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Oversimplification of King

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Today is an opportunity to not only consider the contributions of Martin Luther King Jr. to our understanding of race and racism in America, but to look past this simplification of his message and reflect on his other teachings, as well. These words will not be heard on television today, as ?I Have a Dream? speech repeats have drowned out all other issues including both his involvement in the antiwar movement and the Poor People?s Campaign. King?s message has been cut and sanitized. As citizens of the United States, and particularly as members of the Carnegie Mellon community, we have a responsibility to think critically how all of King?s arguments may still apply today.
On April 4, 1967, at a meeting of Clergy and Laity Concerned about Vietnam, Martin Luther King Jr. delivered his first prominent attack on the United States involvement in Vietnam. His opposition to the war was already under criticism from some of his peers in the civil rights movement. The national media then, as it still does today, reviled his message. Time magazine called it ?demagogic slander that sounded like a script for Radio Hanoi,? and The Washington Post stated that ?King has diminished his usefulness to his cause, his country, his people.? Civil rights had become an acceptable goal, but to call for peace was madness.
King?s words have a resonance that carry beyond their original context to reflect on the ongoing war in Iraq. As he explained: ?Now, it should be incandescently clear that no one who has any concern for the integrity and life of America today can ignore the present war. If America?s soul becomes totally poisoned, part of the autopsy must read Vietnam.?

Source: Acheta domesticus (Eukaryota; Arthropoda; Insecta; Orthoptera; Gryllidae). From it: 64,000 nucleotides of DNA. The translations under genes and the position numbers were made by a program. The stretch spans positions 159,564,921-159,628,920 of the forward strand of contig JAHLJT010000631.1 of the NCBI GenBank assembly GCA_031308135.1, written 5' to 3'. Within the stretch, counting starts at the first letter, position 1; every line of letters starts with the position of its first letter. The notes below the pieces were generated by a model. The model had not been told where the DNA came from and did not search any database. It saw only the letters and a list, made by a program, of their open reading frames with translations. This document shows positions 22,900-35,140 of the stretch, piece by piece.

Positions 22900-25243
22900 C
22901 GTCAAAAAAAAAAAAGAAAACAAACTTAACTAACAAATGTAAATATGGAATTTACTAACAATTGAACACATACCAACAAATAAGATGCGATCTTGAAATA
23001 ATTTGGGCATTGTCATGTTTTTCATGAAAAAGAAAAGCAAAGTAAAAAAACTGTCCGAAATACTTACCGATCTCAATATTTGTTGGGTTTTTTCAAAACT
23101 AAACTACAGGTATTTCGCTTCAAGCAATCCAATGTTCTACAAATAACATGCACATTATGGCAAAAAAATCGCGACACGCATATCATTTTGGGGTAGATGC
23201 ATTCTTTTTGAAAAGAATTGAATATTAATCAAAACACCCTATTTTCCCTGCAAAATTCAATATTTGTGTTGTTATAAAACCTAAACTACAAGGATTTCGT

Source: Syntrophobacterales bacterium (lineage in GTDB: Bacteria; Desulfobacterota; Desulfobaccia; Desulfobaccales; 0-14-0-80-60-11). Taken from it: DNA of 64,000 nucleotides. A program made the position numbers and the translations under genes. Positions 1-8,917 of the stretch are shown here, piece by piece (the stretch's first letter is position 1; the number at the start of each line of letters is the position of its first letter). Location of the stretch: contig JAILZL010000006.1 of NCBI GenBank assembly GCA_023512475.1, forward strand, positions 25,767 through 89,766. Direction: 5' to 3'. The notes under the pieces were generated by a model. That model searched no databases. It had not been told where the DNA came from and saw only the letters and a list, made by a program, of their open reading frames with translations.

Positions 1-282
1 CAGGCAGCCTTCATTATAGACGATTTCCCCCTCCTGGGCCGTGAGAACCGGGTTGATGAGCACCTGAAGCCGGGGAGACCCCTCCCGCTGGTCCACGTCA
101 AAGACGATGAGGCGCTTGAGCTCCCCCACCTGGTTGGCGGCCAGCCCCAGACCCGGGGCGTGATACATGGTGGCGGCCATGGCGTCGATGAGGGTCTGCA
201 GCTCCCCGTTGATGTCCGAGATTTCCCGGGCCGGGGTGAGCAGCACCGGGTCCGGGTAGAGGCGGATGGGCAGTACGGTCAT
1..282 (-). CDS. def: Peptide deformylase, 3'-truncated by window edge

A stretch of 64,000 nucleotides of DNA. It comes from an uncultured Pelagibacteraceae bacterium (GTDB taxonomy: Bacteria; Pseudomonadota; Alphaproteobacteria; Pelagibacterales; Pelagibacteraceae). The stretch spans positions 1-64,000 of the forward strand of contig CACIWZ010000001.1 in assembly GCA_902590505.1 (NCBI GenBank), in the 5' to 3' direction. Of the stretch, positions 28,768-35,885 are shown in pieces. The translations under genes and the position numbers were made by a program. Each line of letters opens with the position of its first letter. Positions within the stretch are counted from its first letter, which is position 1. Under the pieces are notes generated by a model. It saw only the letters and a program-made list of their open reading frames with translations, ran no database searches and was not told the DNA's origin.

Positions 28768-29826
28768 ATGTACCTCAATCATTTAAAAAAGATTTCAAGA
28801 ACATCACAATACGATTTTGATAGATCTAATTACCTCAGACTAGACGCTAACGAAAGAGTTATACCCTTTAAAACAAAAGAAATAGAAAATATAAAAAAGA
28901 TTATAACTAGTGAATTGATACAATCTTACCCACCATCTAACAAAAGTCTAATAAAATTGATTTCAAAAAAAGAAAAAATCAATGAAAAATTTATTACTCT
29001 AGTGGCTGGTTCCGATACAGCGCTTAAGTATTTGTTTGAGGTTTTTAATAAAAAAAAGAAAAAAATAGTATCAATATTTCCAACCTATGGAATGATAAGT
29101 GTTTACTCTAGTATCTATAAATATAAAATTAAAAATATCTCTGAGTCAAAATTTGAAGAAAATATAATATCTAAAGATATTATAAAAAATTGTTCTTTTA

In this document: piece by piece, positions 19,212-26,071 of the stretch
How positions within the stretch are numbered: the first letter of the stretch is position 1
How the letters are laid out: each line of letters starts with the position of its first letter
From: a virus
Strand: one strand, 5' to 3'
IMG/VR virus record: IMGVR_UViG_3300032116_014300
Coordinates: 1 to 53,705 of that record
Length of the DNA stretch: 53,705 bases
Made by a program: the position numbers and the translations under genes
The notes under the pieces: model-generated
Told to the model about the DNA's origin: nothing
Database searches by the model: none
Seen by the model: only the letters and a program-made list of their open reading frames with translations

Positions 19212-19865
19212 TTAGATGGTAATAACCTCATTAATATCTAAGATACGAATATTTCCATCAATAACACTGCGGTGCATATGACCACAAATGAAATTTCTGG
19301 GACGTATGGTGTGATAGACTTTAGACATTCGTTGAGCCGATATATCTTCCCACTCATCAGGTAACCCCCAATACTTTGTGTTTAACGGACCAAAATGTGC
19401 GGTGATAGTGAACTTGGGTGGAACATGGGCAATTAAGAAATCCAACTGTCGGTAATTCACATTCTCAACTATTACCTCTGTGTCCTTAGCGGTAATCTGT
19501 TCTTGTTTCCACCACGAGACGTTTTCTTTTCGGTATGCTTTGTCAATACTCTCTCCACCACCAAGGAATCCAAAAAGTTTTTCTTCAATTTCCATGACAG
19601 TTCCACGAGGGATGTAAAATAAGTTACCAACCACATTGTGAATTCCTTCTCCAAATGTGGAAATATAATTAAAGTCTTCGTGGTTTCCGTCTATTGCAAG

As no-bid contracts and favors for oil companies continue to fuel the flames of the U.S. war in Iraq, we must agree with King that, ?We are adding cynicism to the process of death, for [the U.S.] must know after a short period there that none of the things we claim to be fighting for are really involved. Before long they must know that their government has sent them into a struggle among Vietnamese, and the more sophisticated surely realize that we are on the side of the wealthy and the secure while we create hell for the poor.? This reflects on our current policy as well: Although Bush insists freedom and democracy are our goals, we have simultaneously become close to Pakistan, a military dictatorship. This blatant hypocrisy is not limited to our leaders but to everyone who is unwilling to confront the awful contradictions between our ideals of democracy and our willingness to collaborate with dictators.
Fortunately, reading Martin Luther King Jr. still leaves us with hope for change. While King?s strategies for tackling civil rights were not fruitful in his lifetime, eventually his tactics were successful, ending American involvement in the Vietnam War five years after his death. Concluding his speech, King insisted: ?Somehow this madness must cease. We must stop now.... I speak as an American to the leaders of my own nation. The great initiative in this war is ours. The initiative to stop it must be ours.?
When we celebrate Martin Luther King?s life and work today, we should celebrate everything he stood for.